Perhaps the Mormons were onto something with the long-disavowed polygamy of the 19th Century. Having multiple wives turns out to be good for the environment.

John McCain - Without Honor

I used to really like John McCain.  Even though he was a Republican and I'm a Democrat, I felt he had honor and integrity, and he was usually above taking cheap political shots and toeing the party line.  He was also a Republican candidate that I could envision voting for.  Had the 2004 election been between McCain and Kerry, I'd have voted for McCain.  However, McCain's appearance on The Daily Show last night pretty much ended him as a viable candidate in 2008 to me. 

When McCain started courting the base of the Republican party, people who he'd previously (and rightly) criticized for their intolerance, I got a little concerned, but figured he was just leaning enough their way to get enough necessary support to be a viable candidate.

Last night, in the second segment of his debate/interview, Stewart gave McCain a chance to show that he still had honor, but McCain failed.  When Stewart asked McCain to agree that wanting a timetable or criticizing the president doesn't mean "you don't support the troops" and McCain started spouting more talking points about surrender and defeat, it was clear that the Straight Talk Express has turned into the Talking Point Freight Train.  Does McCain think that the only way to gain the Republican nomination is to become George Bush's surrogate Press Secretary?  Has he seen Bush's approval numbers?  Now is the time for realism, not surrealistic idealism.

Dear Senator McCain, here is the proper response to that question, that does not attempt to turn people with a legitimate political disagreement with you into unpatriotic monsters:

"I understand that there are many good and patriotic Americans who love their country, who have friends and family serving in the armed forces that they're concerned about, and they want to bring them home to safety.  Expressing that concern doesn't mean they don't support the troops, it just means we need to do a better job of convincing the nation that the consequences of failure in Iraq are dire. The brave men and women of our armed forces have served our country valiantly in a difficult situation in Iraq, and unfortunately, their country has to ask them to continue to serve."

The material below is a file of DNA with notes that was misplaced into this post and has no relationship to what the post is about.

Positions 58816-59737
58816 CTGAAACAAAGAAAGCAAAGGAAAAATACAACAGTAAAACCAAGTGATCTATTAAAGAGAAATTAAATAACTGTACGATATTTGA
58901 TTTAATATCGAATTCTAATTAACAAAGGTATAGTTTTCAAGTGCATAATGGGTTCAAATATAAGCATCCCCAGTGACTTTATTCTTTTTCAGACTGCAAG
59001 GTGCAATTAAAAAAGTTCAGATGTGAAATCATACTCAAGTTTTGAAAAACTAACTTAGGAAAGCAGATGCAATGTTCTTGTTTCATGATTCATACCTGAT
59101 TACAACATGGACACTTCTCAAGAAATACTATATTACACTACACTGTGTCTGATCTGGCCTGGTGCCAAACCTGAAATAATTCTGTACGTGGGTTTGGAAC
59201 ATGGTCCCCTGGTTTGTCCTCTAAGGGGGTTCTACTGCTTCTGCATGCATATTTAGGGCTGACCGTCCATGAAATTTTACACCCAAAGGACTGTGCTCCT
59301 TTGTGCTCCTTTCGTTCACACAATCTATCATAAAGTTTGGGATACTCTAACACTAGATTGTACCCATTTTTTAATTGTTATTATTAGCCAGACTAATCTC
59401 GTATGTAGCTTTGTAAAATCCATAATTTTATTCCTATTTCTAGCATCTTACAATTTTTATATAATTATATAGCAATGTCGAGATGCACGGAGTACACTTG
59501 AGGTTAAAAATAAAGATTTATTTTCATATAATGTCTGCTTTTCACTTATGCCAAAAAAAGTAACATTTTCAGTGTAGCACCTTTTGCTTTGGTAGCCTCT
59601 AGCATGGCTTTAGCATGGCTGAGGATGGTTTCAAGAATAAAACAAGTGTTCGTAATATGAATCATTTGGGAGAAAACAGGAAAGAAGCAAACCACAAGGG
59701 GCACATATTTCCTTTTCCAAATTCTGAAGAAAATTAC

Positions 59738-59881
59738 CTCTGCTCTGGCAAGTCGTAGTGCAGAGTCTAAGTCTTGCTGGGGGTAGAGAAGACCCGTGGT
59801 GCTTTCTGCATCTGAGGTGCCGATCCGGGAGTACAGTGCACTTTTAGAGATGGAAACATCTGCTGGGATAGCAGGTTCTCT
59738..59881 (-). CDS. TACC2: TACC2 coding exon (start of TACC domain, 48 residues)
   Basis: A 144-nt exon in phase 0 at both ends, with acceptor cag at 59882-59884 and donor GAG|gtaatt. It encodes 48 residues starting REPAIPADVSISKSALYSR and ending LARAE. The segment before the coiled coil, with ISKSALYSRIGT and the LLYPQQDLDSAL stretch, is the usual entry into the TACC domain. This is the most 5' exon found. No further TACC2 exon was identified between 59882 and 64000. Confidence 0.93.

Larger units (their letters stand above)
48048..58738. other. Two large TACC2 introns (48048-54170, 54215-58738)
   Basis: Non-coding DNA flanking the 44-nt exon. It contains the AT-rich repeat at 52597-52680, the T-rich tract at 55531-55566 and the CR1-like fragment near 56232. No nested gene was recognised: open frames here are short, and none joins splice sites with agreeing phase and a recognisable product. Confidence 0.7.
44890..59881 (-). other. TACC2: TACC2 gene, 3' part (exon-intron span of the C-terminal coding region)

That, Senator McCain, is an honorable answer that shows that you're someone who is reasonable.  Someone who doesn't attempt to paint his opponents as unpatriotic, and who is sure enough of his positions that he can fully explore the ideas of someone who disagrees with him without resorting to a ridiculous pissing contest of who has the most yellow ribbons tied on to "support the troops".

Morning in Iowa

For the first time in 42 years, the Governor's job and both houses of the Iowa state legislature will be in the hands of Democrats.  David Yepsen, of the Des Moines Register, has a look at what this should yield.  Of particular interest to us is the bullet point about spending more money on the state universities, so that we can attempt to slow the rate of tuition increases we've inflicted on the students.  Here in the IT department, our budgets have not kept pace with the technologies we've implemented, we have several programs that we initially started small (and cheap) that have turned out to be quite popular, which turns out to not be such a good thing, when you don't have the money to grow the programs that rapidly.  Here's to hoping the Democrats make good on that, and we can get our house in order.